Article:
IRS continues to pay millions to process paper tax returns
The Internal Revenue Service could save money by requiring all tax preparers to file forms electronically and by using scanning technology to convert paper returns into an electronic format, according to a watchdog report released on Wednesday.
Nearly 43 percent of individual income tax returns filed in 2008 -- or 66.4 million -- were paper, costing the IRS $190.6 million in processing fees, according to a report released by the Treasury Department's inspector general for tax administration. The cost of processing a single paper-filed tax return is $2.87, compared to $0.35 for an e-filed return.
The 1998 IRS Restructuring and Reform Act required the IRS to treat paperless filing as the preferred method of submitting returns and set a goal of having at least 80 percent of all returns filed electronically. But a separate law prohibits the IRS from requiring e-filing of individual income tax returns.
The IRS should pursue a federal mandate for paid preparers to e-file individual income tax returns, the IG said. Such a change in the law would result in an increase of 26.9 percent in e-filings and reduce IRS paper tax return processing costs by $66.6 million annually, according to the report.
"Most paid preparers who filed paper tax returns actually used an electronic tax software preparation package and 70 percent also e-filed at least one tax return, which indicates a familiarity with the electronic preparation and e-filing process," the IG said. "However, while paid preparers are willing to e-file returns, some taxpayers are reluctant to do so."
Information on paper tax returns must be entered into computers manually by IRS employees. This process requires the agency to employ more than 5,000 data transcribers during peak processing.
"Without a modernized paper submission processing system that converts paper tax returns into an electronic format, the IRS will continue to have to use its labor-intensive, error-prone and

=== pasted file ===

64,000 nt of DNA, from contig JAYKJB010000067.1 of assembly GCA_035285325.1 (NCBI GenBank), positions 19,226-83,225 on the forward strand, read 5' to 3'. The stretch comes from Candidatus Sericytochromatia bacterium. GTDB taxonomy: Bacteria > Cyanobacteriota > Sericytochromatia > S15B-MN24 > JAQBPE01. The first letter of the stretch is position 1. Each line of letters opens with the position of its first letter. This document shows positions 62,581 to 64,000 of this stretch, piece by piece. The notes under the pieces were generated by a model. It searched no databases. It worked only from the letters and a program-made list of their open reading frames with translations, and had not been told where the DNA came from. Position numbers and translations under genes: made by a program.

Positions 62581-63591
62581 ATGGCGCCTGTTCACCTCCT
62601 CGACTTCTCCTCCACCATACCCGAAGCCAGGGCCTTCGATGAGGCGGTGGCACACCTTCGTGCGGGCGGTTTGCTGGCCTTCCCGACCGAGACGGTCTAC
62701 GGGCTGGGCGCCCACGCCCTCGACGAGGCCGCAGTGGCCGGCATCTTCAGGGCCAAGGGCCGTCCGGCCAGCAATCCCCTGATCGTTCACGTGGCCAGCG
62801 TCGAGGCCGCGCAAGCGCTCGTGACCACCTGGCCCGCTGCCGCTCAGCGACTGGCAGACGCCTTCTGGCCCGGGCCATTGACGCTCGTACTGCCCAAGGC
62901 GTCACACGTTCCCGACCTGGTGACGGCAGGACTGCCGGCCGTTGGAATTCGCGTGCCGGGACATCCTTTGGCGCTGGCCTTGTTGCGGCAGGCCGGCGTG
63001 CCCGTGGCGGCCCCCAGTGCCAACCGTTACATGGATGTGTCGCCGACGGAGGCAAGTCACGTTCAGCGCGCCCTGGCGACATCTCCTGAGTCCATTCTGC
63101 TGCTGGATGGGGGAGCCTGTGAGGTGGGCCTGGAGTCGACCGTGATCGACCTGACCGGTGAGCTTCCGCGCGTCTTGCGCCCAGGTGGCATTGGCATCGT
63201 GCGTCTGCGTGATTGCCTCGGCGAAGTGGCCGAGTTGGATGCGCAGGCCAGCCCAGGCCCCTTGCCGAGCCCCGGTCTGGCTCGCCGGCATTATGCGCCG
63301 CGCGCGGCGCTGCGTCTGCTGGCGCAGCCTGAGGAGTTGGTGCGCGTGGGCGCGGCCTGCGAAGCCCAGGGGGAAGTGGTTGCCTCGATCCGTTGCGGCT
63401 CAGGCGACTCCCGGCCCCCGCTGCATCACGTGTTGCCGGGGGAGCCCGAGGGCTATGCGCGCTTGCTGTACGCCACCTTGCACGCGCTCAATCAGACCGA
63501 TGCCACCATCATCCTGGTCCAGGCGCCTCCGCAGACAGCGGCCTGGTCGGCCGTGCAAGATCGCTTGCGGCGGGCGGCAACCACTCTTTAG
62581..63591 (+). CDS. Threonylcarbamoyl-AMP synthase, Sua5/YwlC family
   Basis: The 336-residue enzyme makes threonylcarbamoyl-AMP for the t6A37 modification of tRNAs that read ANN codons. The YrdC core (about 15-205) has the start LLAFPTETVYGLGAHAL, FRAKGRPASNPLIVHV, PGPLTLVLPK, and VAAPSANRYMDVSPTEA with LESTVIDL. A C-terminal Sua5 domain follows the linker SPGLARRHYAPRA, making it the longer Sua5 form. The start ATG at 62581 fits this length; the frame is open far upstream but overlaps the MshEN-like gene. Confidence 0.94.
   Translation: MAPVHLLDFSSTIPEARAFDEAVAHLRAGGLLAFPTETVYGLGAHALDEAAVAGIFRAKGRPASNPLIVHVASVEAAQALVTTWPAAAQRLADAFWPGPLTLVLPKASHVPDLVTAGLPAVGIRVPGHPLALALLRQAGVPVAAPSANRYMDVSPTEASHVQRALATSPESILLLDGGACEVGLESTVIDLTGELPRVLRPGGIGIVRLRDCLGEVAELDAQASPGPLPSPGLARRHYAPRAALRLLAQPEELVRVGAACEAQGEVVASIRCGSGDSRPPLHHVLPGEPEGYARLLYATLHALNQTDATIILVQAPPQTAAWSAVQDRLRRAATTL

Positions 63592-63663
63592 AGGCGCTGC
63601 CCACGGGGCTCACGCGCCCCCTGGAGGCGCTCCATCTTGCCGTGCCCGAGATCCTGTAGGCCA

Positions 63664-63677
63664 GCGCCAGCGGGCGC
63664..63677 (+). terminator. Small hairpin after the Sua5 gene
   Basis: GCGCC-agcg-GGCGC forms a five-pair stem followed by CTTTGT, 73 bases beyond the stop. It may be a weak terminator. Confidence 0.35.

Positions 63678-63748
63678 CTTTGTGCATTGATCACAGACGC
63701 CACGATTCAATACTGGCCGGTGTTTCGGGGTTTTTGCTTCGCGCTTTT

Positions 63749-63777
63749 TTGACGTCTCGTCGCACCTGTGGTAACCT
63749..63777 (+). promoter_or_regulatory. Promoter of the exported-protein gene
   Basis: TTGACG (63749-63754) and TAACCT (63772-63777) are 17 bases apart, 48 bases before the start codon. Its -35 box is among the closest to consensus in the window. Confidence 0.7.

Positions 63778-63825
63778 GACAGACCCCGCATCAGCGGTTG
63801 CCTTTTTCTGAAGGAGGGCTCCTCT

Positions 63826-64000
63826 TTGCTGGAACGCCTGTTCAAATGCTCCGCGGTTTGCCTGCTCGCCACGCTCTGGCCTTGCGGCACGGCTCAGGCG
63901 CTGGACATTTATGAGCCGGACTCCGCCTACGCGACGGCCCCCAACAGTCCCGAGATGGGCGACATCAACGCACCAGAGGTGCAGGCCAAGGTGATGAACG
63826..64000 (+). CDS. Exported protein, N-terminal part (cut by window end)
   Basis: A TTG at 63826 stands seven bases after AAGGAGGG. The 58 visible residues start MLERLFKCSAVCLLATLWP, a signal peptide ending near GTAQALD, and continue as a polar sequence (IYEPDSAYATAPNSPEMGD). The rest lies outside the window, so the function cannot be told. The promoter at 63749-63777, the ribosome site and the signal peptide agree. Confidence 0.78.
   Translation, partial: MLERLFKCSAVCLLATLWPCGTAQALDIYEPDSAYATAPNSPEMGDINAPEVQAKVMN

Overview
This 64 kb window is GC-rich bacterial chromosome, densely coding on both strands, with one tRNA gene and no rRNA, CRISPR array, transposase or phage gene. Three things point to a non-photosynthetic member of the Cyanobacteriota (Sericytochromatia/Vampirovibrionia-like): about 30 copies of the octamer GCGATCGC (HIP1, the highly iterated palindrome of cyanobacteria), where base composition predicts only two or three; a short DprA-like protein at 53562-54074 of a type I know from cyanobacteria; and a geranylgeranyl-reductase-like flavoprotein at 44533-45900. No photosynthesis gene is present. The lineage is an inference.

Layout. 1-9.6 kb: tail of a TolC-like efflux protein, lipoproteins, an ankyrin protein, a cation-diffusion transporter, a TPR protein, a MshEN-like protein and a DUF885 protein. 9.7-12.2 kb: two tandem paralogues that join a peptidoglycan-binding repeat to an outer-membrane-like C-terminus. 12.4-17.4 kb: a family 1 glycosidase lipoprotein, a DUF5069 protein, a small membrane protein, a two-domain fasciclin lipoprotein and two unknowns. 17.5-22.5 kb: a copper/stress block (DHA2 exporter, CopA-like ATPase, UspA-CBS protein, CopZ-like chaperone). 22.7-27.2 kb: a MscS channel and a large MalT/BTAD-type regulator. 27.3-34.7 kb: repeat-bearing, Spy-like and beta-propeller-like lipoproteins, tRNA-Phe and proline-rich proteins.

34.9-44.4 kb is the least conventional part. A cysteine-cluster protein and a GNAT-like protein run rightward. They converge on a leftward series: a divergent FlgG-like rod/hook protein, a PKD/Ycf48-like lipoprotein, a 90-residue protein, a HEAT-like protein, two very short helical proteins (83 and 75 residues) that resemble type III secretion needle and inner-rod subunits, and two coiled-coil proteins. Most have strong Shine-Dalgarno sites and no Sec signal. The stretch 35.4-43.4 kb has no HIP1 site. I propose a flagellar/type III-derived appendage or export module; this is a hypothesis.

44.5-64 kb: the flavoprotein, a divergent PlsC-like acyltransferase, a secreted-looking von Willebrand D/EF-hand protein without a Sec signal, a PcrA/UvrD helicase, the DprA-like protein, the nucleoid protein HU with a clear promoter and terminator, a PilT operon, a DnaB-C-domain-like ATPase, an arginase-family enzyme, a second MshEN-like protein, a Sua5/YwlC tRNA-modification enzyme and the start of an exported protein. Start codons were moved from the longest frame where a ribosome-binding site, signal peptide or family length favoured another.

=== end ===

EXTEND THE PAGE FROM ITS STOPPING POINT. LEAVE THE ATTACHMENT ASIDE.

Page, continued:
costly system to process paper-filed tax returns," the IG stated. Mistakes during manual transcription require "costly rework in order to ensure returns are correctly processed and cause no harm to taxpayers," the report noted. Historically, error rates are less than 2.5 percent for e-filed tax returns, versus more than 25 percent for paper-filed ones.
The IRS initiated efforts to modernize processing of paper returns in 1988, 2003, 2004 and 2007, but canceled them due to cost overruns and failure to request or secure funding. The latest effort -- known as the Modernized Submission Processing concept -- was to include a system for automating the extraction of paper tax return information. It was estimated to cost $66.2 million for development, and $10.7 million annually for operation and maintenance. Though IRS senior executives ranked the effort as one of the top modernization priorities for the fiscal 2010 investment portfolio, they ultimately did not request any funding, and the project is no longer listed as one of the agency's priorities for fiscal 2010 or 2011.
The IG recommended that IRS update the Modernized Submission Processing concept to include scanning technology that would provide the IRS with an option to convert paper-filed tax returns into an electronic format, "thereby reducing processing costs associated with paper-filed tax returns." Such technologies already have a track record of success in a number of states, according to the report.
The IRS agreed with the IG's recommendation to pursue scanning technology by the end of 2012, but noted budget constraints. The agency also agreed with the recommendation to mandate e-filing of tax returns by paid preparers, pointing to a proposal that would require tax preparers who file more than 100 returns in a calendar year to submit them electronically. The proposal -- included in President Obama's fiscal 2010 budget request and under consideration by the Treasury Department -- would be effective for tax returns due after Dec. 31, 2010, according to the report.